How far in advance should I plan my private practice launch?

This is a common question for those contemplating the launch of their first private practice. Those of you who are already on your second or higher launch have likely learned the answer the hard way.

The rule of thumb is to allow at least one year. More complicated launches, including those requiring a purpose-built structure, typically require an additional 6 to 12 months, for a total of up to 2 years.

Here is a rough timeline to follow (see figure below). Your specific circumstances will determine the precise order and duration of each phase. The AA Team in Step 1 refers to a team comprised of an Accountant and Attorney, both with specializations in your area (i.e., dental or medical). These specialists should know all the specific challenges you can expect to face, and will have access to other relevant service providers.

Practice Launch Timeline

Practice Launch Timeline

 

6 Comments

    Jean W.

    Should i negotiate directly with the landlord or get a real estate broker to negotiate for me?

      Yuval Bar-Or

      When seeking real estate for your private practice, it is highly advisable to use the services of a real estate broker who has allegiance to you. That is, one who works for you rather than working for the landlord. In either case, the broker is likely to be paid by the landlord. The key is to ask in advance where the broker’s allegiance lies. I recommend doing so through email to create a paper trail. A good broker will have a realistic sense of the local market and will be able to gauge whether you are being offered a decent deal by the landlord. S/he should also be able to help negotiate the fine details, including clauses that may prove very important in future, such as renewal options.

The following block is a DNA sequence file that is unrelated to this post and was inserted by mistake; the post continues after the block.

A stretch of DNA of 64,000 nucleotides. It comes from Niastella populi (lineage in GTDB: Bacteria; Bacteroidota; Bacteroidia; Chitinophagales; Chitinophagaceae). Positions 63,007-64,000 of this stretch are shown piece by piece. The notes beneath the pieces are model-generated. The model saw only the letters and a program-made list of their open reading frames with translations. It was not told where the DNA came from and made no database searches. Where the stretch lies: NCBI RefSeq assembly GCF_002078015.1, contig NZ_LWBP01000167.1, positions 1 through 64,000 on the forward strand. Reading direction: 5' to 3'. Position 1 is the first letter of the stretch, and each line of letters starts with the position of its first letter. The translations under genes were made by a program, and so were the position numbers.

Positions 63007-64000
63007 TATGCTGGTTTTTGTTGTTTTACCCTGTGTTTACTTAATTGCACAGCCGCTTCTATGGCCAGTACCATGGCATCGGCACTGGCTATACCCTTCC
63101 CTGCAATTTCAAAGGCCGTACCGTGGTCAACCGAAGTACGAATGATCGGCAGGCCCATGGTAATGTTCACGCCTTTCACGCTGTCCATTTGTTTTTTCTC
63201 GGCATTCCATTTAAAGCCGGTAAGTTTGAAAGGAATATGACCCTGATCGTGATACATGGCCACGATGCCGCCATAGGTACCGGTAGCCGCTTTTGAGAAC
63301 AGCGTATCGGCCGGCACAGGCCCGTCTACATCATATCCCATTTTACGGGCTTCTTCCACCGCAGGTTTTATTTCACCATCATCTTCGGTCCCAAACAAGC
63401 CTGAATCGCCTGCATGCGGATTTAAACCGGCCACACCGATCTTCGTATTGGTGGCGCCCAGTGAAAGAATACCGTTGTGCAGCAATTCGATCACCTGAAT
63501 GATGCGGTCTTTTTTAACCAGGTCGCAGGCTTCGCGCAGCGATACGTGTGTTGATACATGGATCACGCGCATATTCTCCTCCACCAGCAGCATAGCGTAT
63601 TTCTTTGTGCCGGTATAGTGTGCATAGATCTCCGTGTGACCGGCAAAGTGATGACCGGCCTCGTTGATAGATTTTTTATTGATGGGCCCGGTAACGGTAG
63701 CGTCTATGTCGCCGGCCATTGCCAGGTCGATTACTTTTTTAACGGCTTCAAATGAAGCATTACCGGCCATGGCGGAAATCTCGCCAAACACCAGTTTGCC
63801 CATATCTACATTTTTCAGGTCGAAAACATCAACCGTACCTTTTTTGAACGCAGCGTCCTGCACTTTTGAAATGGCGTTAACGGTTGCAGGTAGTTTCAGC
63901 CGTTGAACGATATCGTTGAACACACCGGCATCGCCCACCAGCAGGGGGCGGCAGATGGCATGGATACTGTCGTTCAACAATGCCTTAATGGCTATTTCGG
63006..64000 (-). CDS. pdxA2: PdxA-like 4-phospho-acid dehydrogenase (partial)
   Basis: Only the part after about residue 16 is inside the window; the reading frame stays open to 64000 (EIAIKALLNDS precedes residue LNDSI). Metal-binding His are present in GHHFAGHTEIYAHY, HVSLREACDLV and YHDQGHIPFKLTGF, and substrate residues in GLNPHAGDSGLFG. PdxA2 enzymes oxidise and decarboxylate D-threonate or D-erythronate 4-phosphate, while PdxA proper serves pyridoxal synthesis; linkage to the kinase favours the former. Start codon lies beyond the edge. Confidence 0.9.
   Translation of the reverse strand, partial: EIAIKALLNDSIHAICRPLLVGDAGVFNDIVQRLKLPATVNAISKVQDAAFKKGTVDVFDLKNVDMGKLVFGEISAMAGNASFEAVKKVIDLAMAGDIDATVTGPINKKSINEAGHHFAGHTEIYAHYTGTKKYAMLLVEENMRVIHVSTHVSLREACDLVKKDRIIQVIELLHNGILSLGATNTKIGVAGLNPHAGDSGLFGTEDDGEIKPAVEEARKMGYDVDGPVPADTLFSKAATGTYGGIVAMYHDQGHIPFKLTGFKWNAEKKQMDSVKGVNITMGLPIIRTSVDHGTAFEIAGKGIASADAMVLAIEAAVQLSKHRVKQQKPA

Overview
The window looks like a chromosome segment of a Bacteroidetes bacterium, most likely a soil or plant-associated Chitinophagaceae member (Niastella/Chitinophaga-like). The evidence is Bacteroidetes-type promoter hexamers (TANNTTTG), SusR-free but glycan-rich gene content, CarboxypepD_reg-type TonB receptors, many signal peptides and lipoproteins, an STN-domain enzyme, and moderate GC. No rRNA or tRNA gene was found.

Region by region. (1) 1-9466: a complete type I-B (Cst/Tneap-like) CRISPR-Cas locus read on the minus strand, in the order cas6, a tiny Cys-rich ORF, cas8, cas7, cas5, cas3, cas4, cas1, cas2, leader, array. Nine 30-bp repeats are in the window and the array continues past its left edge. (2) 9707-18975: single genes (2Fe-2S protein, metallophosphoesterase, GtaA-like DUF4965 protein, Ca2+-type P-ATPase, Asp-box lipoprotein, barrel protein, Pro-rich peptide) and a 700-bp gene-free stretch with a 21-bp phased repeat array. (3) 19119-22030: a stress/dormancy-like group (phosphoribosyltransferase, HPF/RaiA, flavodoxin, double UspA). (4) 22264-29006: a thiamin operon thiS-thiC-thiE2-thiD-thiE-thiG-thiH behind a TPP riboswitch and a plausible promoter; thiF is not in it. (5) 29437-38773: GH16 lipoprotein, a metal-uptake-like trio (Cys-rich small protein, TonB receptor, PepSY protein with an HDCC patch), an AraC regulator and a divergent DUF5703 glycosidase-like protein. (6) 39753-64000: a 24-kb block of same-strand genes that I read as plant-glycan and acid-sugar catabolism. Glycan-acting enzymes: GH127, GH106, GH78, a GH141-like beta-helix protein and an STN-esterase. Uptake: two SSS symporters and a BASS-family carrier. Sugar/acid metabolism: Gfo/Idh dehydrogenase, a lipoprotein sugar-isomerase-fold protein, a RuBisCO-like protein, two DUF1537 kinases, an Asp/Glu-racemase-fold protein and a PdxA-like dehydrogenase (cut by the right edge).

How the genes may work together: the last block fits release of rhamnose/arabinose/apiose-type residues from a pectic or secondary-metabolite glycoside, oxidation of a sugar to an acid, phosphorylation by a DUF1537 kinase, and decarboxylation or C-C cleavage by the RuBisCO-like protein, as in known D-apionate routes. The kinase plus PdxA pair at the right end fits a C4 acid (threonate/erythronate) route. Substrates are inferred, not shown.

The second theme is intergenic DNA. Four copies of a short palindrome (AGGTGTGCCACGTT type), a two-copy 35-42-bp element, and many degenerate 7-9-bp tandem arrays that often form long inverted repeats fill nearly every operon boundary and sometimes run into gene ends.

DocZ

    I work in a hospital and am thinking of starting my own practice. How important is it to get an architect? Can’t i just buy some eixsting office space, paint the place nicely and open for business? What difference does the architext make, if any?

      Yuval Bar-Or

      An architect is not always necessary. If you only need a small space, and/or find one that has already been converted into medical space that meets your needs – you can do without.
      On the other hand, if you are building from scratch, undertaking large scale conversion, and/or concerned about people-flow through your selected space, an architect is almost certainly needed.
      Architects are trained to combine aesthetics with function, and to do so while meeting legal building-code requirements. A contractor may not have all these skills/capabilities.

    Anonymous

    Who are the other relevant service providers when considering a private practice?

      Yuval Bar-Or

      In addition to the Accountant and Attorney, you will likely also need a commercial real estate agent/broker, possibly an architect, contractor(s), equipment supplier(s), a lender/bank, and specialized technology solution vendors. In some cases medical practice consultants and/or marketing specialists can also prove useful.

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